Time, energy level and an upcoming party led me to attack a project that has been on my to-do list for a long time. In our back garden, there is a hill, with one yew bush perched on top, that was, at one time, part of the Japanese theme of the garden. Over the years, the larger rocks have receded into the soil and its river rock covering disappeared as well.
The first item was to roll aside the larger rocks and try to recover as much of the river rock as possible for later use. My wife and son helped to gather them up and we found probably 20-30 pounds of the small stones. These we attempted to clean up and then set them aside.
After moving the larger rocks out of the way, I trimmed the circumference of the hill down to a more manageable size. My goal was to insure that the larger rocks could encompass the entire hill with perhaps a few stones left over for a second tier. The soil removed from the hill was used to fill in the depressions left by the stones and to add soil to the top of the hill itself.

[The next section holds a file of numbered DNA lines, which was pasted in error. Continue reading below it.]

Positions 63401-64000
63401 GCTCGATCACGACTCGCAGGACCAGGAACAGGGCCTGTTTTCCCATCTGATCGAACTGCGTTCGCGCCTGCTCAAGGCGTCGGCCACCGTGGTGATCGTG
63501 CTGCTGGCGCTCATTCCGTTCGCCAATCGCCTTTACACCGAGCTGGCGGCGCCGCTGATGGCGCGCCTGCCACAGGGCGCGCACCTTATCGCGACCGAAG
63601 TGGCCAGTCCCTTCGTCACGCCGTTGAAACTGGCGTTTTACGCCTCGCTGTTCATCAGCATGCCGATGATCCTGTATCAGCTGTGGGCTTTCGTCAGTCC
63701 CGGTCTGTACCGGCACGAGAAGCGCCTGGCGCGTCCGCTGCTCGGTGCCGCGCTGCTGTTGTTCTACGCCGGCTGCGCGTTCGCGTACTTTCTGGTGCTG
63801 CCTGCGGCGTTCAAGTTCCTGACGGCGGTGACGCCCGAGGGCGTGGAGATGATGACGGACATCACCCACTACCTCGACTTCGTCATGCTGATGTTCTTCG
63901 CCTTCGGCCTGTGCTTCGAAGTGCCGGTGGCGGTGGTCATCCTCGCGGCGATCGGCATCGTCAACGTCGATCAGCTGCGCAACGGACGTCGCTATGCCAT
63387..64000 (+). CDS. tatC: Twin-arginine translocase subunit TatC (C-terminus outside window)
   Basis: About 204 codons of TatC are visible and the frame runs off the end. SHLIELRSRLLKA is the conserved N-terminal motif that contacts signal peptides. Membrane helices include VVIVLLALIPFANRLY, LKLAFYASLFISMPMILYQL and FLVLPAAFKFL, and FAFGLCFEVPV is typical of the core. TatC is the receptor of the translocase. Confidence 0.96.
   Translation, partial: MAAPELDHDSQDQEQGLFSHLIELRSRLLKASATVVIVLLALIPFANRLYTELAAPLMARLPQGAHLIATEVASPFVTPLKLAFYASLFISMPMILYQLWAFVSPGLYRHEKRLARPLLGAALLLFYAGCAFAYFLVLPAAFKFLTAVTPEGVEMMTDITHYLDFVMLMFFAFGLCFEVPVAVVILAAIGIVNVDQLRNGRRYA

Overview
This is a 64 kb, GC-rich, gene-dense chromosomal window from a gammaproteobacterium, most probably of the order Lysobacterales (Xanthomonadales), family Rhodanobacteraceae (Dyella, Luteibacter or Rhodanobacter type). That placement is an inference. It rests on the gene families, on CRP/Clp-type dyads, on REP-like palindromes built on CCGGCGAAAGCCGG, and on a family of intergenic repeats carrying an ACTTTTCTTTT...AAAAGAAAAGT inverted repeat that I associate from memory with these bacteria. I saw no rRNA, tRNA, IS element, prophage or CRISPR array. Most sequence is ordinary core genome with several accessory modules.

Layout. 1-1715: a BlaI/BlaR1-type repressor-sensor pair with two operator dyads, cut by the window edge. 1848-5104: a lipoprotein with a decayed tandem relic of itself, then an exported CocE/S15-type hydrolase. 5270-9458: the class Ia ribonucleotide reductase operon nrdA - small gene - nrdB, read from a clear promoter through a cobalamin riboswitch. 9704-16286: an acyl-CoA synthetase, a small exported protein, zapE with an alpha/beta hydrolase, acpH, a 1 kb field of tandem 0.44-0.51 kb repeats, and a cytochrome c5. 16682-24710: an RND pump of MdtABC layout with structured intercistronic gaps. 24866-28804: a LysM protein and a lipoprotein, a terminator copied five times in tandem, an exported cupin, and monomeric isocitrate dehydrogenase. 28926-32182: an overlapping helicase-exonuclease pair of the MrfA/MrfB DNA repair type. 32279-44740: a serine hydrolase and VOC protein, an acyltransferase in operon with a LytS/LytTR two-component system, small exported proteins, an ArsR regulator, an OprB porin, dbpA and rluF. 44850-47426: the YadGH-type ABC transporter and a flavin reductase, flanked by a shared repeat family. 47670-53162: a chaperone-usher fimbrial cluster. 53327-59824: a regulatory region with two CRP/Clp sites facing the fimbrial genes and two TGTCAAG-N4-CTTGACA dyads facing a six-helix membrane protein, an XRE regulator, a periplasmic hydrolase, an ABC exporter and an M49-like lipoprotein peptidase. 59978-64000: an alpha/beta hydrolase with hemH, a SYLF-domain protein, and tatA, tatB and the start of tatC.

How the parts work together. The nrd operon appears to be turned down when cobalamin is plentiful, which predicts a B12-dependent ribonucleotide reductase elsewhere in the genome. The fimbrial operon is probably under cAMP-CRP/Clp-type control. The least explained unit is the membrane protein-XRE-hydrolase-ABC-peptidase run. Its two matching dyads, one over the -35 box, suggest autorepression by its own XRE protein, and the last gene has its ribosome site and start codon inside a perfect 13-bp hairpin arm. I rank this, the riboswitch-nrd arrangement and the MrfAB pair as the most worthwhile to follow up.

After replacing all the large stones around the newly sculpted hill, I used additional soil to backfill the interior of the hill, forming a more level top than before. Over this layer of soil, I added a light covering of cement, making sure to pour some into the inside crevices of the larger stones. I then covered the top with the salvaged river rock, making a nice neat covering once again. Once this was completed, I lightly watered the entire structure, wetting the concrete and cleaning the rocks themselves.
It is my hope that the cement will lightly knit together the structure and help to hold the rocks in place when we do get our Winter rains. I took the idea from an article I saw in Sunset Magazine about developing garden paths. In their example, the path was cleaned and a bed of decomposed granite was laid. On top of that, dry cement was spread lightly over the entire path. Then the path was watered. This results in a wonderful natural looking pathway that is much more resilient than a loose covering of the stone. I plan on trying out that method for my paths at a future date.
The picture gallery contains a few pictures showing before and after. They are part of the My Garden gallery, so you may have to scroll down a but to find them.
I think the rebuild was a nice improvement to the back garden and hopefully it will last another 17 years before needing another rebuild. If you have any questions or comments, please forward them to me and I will share them here.